- National Federation of the Blind (NFB) Chapters: Active in many Southeastern states, providing advocacy and support.

- American Council of the Blind (ACB) State Affiliates: Offer peer support, advocacy, and information.


4. Educational Resources

- Florida School for the Deaf and the Blind: Offers education tailored for visually impaired students.

- Georgia Academy for the Blind: Provides specialized educational programs.


5. Vocational Training and Employment Assistance

- Blind Enterprises of Alabama: Focuses on providing employment and training opportunities.

- Louisiana Center for the Blind: Offers training in skills for independence and employment.


6. Assistive Technology and Resources

- Tennessee Services for the Blind and Visually Impaired: Provides access to assistive technology and training.



- South Carolina Commission for the Blind: Offers technology assistance and training programs.


7. Independent Living Programs

- Mississippi Department of Rehabilitation Services: Offers programs to assist in living independently.

- North Carolina Division of Services for the Blind: Provides independent living services for seniors and adults.


8. Recreational and Cultural Opportunities

- Virginia Department for the Blind and Vision Impaired: Offers recreational programs and cultural experiences.


9. Library Services

- Regional Library for the Blind and Physically Handicapped: Located in various states, providing accessible reading materials.


10. Transportation and Mobility Training

- Southeastern Guide Dogs (Florida): Trains and provides guide dogs for the visually impaired.

- Mobility Training Programs: Offered by various organizations to enhance navigation skills.



Each Southeastern state has its own array of services tailored to the needs of the blind and visually impaired community. These services aim to promote independence, education, employment, and a higher quality of life. It's advisable to contact the specific service providers for more detailed information and eligibility criteria.



In North Carolina, there are several services and resources specifically designed to assist individuals who are blind or visually impaired. These services range from educational programs to vocational rehabilitation, and from support networks to technology assistance. Here's a list of some of the key services available in North Carolina:

1. North Carolina Division of Services for the Blind (DSB)

  • Vocational Rehabilitation Services: Helps individuals find employment suited to their skills and capabilities.

  • Independent Living Services: Aims to assist in improving or maintaining independence in daily living.

  • Medical Eye Care Services: Provides certain medical services to prevent blindness and restore vision.

2. Governor Morehead School for the Blind

  • An educational institution in Raleigh providing K-12 education for visually impaired students.

3. North Carolina Library for the Blind and Physically Handicapped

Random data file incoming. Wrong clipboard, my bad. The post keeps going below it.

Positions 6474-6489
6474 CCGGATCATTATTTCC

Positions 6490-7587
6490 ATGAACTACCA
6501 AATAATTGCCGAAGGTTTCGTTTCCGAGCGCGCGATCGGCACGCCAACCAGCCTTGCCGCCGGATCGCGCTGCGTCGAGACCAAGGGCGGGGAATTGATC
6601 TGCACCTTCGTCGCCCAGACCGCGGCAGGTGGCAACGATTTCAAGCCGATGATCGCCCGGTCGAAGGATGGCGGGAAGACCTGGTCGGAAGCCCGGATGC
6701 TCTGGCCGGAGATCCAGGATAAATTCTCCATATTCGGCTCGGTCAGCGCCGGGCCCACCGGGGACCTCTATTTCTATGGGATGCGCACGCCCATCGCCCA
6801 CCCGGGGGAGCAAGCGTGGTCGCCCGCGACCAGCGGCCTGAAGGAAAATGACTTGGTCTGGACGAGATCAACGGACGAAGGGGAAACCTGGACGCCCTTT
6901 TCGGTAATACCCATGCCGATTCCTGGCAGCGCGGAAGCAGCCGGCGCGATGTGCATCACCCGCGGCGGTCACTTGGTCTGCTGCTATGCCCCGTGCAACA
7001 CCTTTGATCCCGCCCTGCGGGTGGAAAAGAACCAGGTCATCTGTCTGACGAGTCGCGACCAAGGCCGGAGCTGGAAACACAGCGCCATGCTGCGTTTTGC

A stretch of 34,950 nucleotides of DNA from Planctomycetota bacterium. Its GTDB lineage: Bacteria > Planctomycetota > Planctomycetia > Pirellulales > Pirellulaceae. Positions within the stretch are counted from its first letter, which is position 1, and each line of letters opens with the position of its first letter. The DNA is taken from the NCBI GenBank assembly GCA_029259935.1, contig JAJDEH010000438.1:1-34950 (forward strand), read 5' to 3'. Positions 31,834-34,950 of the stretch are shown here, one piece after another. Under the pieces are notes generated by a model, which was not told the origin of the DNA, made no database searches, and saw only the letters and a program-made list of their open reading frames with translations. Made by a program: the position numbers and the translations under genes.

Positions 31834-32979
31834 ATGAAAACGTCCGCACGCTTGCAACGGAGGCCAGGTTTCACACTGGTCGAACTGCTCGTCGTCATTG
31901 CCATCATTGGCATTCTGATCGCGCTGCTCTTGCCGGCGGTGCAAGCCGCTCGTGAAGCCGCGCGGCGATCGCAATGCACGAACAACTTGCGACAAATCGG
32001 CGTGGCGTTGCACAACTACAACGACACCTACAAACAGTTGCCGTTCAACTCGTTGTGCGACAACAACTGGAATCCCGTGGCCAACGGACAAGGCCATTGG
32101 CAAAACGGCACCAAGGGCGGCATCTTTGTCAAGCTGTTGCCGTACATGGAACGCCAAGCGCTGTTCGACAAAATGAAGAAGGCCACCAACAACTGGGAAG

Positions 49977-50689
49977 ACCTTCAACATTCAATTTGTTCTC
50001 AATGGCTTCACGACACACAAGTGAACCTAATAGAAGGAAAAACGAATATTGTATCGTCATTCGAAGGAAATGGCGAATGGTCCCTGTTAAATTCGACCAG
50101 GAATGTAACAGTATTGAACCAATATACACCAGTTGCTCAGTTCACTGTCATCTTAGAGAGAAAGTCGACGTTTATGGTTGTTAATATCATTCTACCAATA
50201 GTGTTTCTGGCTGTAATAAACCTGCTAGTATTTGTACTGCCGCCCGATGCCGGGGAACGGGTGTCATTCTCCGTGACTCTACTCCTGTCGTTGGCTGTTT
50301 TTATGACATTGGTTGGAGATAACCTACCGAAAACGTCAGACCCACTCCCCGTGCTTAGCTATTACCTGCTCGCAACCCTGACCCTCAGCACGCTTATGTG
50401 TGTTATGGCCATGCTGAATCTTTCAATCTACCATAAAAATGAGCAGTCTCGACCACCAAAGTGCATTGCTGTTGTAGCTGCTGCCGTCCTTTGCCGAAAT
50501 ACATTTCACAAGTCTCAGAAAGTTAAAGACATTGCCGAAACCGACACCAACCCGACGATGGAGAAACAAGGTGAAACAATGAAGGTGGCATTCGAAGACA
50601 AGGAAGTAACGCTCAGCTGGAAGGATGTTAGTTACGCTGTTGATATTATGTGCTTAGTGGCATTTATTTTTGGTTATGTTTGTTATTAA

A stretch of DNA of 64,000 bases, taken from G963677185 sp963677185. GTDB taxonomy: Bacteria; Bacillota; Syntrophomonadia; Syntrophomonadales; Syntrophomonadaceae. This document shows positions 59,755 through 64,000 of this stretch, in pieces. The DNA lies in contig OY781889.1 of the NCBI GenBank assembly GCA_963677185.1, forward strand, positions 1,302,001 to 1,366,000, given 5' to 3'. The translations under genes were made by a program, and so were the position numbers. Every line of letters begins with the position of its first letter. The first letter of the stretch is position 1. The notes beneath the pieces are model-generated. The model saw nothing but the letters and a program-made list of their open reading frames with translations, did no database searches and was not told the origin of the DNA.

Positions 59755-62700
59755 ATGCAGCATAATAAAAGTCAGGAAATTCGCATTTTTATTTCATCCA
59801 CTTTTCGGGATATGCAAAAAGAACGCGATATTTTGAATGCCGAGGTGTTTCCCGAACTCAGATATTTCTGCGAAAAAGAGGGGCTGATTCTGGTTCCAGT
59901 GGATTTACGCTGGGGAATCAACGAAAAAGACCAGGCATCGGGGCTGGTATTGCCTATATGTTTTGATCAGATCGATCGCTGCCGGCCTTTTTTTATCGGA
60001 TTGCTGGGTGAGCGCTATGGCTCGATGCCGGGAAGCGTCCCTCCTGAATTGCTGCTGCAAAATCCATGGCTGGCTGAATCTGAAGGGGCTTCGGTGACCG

• Offers a wide range of materials in braille, large print, and audio formats.

4. Metrolina Association for the Blind

  • Offers services including vision rehabilitation, employment, and support services for people with visual impairments in the Charlotte area.

5. Industries for the Blind

  • Located in Asheville and Winston-Salem, this organization provides employment and training for people who are blind or visually impaired.

6. Lions Services Inc.

  • Based in Charlotte, they offer vocational training and employment opportunities for people with visual impairments.

7. North Carolina Association for Parents of Children with Visual Impairments (NCAPVI)

  • Provides support and resources for parents of children who are blind or visually impaired.

8. Prevent Blindness North Carolina

  • Focuses on preventing blindness and preserving sight through various programs and services.

9. Technology Assistance Programs

  • These programs offer training and access to assistive technologies that enhance independence and quality of life.

10. Support Groups and Community Organizations

  • There are various local support groups and organizations that provide peer support, recreational activities, and community engagement opportunities for visually impaired individuals.

These services collectively contribute to the support system available for individuals who are blind or visually impaired in North Carolina, helping them lead more independent and fulfilling lives. It is recommended to directly contact these organizations for more specific information, eligibility criteria, and to understand the full range of services they offer.



Rev. Dr. Christian Frazier 

  • Former Chair of the BIPOC Committee Zero Suicide Alliance 

  • Member National Council of Wellbeing 

  • Former Board Member NAMI Hillsborough 

  • Board Member LifeLine University 

  • Mental Health First Aid Instructor St. Petersburg College

  • Motivational / KeyNote Speaker

  • Certified Life Coach

  • Certified Health & Nutrition Coach

  • Mindfulness Meditation Instructor

  • Executive Coach

  • Ordained Minister